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A Study on Organic Products and People’s Purchase Practices in Coimbatore City

Dr. N. Amudha,1 Assistant Professor of Commerce, Jairam Arts and Science College, Salem – 8.

Dr. A. ARUN, 2 Associate Professor of MBA, Sree Saraswathi Thyagaraja College, Pollachi.

Dr. M. Nandhini, 3 Associate Professor of B Com – BPS, Sri Ramakrishna College of Arts and Science, Coimbatore.


With the increase availability of organic products at the consumer markets the consumers attitude has changed positive towards them. But with initial rush of consumer purchase waning the real motives behind the consumers preference towards organic food is getting exposed. This article aims to understand the real reasons why the people buy organic products and the factors that hinder the adoption of organic products by the consumers. The availability of organic food at popular outlets seems to help their adoption by consumers who would otherwise skip organic products but the same availability with higher price also drives away potential buyers. This research as stated above will be aimed at the number of factors that hinder the purchase and also analyze the pricing of organic products and it contribution towards consumers avoiding organic products.

Keywords: Organic Product Products, Consumers Desire, Pricing, Consumer Awareness, Impact of Price.


The hot topic of discussion around dinner tables these days tend to be organic products and the consumer feeling the need to boast about their eating habits [1]. The total volume of organic products produced during the year 2013 – 2014 amounts to around 1.24 million MT of which 194,088 MT were for exports. This translates to almost a million plus tons of organic products for domestic consumption [2]. This trend signifies the change in consumer preference


There is a problem of correctly identifying what healthier lifestyle is, as companies has jumped on the bandwagon of organic products and are labeling products as organic products without fully understanding what an organic product is [3]. With controversy ranging over the labeling issue the general consumers’ awareness of what an organic product is incomplete [4] at best. Coupled with all these and the consumers’ desire to buy organic products [5], creates a situation where in a standardization effort is needed to bring order across the sector.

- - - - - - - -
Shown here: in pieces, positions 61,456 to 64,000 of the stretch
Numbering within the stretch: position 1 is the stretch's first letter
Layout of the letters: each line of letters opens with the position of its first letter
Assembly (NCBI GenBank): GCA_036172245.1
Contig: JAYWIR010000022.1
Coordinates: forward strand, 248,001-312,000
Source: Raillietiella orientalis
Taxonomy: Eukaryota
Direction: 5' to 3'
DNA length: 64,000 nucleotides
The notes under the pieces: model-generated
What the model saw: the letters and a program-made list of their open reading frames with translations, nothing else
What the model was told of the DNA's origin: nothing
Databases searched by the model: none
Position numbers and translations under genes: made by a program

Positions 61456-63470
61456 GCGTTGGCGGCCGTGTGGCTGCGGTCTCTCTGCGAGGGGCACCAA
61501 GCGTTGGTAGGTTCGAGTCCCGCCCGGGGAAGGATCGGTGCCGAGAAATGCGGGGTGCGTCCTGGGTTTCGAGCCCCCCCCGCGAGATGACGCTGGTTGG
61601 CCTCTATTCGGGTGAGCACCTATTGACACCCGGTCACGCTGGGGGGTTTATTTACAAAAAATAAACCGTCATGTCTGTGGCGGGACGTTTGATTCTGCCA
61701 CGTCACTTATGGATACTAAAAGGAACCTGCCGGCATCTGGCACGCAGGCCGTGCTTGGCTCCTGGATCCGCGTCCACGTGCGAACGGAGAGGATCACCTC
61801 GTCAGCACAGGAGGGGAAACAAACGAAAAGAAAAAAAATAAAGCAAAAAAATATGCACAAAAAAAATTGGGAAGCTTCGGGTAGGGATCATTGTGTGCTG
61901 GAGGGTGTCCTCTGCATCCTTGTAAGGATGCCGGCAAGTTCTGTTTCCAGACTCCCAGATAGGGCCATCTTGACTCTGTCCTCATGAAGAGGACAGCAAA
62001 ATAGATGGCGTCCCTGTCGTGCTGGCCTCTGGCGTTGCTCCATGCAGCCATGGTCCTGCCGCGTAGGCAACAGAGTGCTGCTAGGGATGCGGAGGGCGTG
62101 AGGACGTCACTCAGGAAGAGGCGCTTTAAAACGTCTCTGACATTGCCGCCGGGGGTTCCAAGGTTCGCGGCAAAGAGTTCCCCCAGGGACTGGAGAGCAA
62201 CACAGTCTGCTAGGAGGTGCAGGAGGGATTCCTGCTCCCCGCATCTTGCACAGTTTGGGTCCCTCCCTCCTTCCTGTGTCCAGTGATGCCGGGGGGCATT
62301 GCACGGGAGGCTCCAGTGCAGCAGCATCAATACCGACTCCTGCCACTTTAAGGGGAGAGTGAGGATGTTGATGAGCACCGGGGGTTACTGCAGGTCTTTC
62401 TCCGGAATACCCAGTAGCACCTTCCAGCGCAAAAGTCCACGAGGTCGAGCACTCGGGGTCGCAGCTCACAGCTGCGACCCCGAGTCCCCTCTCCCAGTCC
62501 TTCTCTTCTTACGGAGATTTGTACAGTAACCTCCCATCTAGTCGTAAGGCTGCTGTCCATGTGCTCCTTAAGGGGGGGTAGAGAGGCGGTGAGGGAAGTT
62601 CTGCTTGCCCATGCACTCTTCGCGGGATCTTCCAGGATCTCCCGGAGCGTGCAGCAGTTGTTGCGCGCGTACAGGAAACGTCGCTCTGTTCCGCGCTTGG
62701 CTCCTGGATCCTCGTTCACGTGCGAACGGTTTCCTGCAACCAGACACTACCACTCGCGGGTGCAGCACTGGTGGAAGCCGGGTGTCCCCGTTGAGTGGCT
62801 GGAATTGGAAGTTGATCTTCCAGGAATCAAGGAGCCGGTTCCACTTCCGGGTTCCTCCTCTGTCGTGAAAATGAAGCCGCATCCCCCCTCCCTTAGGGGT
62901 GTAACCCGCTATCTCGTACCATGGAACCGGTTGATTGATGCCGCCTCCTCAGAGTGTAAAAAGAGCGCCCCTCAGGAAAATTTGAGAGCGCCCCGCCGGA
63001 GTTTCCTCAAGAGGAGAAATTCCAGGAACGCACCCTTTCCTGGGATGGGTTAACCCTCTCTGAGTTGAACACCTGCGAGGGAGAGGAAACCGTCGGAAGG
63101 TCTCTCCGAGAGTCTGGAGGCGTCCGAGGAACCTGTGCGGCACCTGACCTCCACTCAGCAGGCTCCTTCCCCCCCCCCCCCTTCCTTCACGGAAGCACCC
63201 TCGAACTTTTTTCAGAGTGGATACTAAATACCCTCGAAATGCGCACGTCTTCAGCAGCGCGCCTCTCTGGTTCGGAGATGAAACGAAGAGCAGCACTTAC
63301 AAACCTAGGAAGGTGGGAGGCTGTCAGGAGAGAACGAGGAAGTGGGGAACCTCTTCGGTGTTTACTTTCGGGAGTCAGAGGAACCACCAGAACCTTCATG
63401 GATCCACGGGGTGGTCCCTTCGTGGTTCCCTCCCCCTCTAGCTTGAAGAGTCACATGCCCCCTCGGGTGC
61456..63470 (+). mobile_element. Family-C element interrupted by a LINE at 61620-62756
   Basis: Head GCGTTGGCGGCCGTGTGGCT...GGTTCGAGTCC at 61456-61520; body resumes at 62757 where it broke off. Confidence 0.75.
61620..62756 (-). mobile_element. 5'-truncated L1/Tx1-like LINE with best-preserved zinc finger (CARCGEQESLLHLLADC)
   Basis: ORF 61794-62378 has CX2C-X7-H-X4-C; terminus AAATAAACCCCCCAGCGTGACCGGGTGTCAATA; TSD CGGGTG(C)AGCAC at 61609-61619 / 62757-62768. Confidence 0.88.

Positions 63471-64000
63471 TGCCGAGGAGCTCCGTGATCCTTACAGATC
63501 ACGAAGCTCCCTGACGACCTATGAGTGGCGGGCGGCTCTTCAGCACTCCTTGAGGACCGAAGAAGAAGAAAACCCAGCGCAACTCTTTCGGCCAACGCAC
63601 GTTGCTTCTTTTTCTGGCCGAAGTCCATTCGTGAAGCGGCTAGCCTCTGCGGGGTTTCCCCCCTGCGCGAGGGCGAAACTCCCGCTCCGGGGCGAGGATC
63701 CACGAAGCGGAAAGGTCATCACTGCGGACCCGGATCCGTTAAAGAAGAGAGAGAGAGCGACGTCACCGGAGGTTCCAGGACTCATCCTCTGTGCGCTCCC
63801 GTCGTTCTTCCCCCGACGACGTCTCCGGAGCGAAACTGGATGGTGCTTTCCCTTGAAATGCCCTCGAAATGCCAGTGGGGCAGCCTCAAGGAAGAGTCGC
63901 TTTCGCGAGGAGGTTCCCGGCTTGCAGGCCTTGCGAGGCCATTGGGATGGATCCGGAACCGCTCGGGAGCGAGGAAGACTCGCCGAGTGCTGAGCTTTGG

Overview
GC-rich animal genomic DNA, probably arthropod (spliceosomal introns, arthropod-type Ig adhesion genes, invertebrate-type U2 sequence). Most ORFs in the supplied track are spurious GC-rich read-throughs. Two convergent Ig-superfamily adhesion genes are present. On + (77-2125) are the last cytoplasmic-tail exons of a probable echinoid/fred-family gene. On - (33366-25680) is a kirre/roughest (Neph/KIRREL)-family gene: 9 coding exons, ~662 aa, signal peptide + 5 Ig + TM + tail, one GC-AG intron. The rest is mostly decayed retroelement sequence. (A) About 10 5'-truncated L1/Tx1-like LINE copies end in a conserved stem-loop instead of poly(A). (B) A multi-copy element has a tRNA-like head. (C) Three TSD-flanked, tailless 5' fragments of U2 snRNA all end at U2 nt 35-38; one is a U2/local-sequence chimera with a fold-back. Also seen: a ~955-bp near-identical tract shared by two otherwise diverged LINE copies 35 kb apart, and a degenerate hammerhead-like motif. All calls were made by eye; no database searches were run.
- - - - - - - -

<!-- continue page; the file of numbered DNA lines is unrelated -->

An average consumer on the other hand is highly interested in buying organic products as shows in a study conducted by this author [5]. From that analysis it is evident that consumers are very much interested in buying organic products. It is also identified that the availability of organic product in the supermarket is plentiful.

The pricing expectations of consumers needed to be studied to fully understand what the consumer is willing to pay for an organic food product? And is there any relation between the availability of the product and the usage of the same when there is a price difference between the organic and non-organic product. These questions prompted this author to conduct a detailed analysis on these questions and this article details the findings of the study. It is generally held belief that organic products are of higher cost and people will buy organic product if they feel that the price overweight the cost. But to what extent the consumer is willing to pay more to buy an organic product over non-organic product is not available and hence this research.

As part of a series of research this article also analyzes the role pricing plays in decision making by the consumers when purchasing organic products.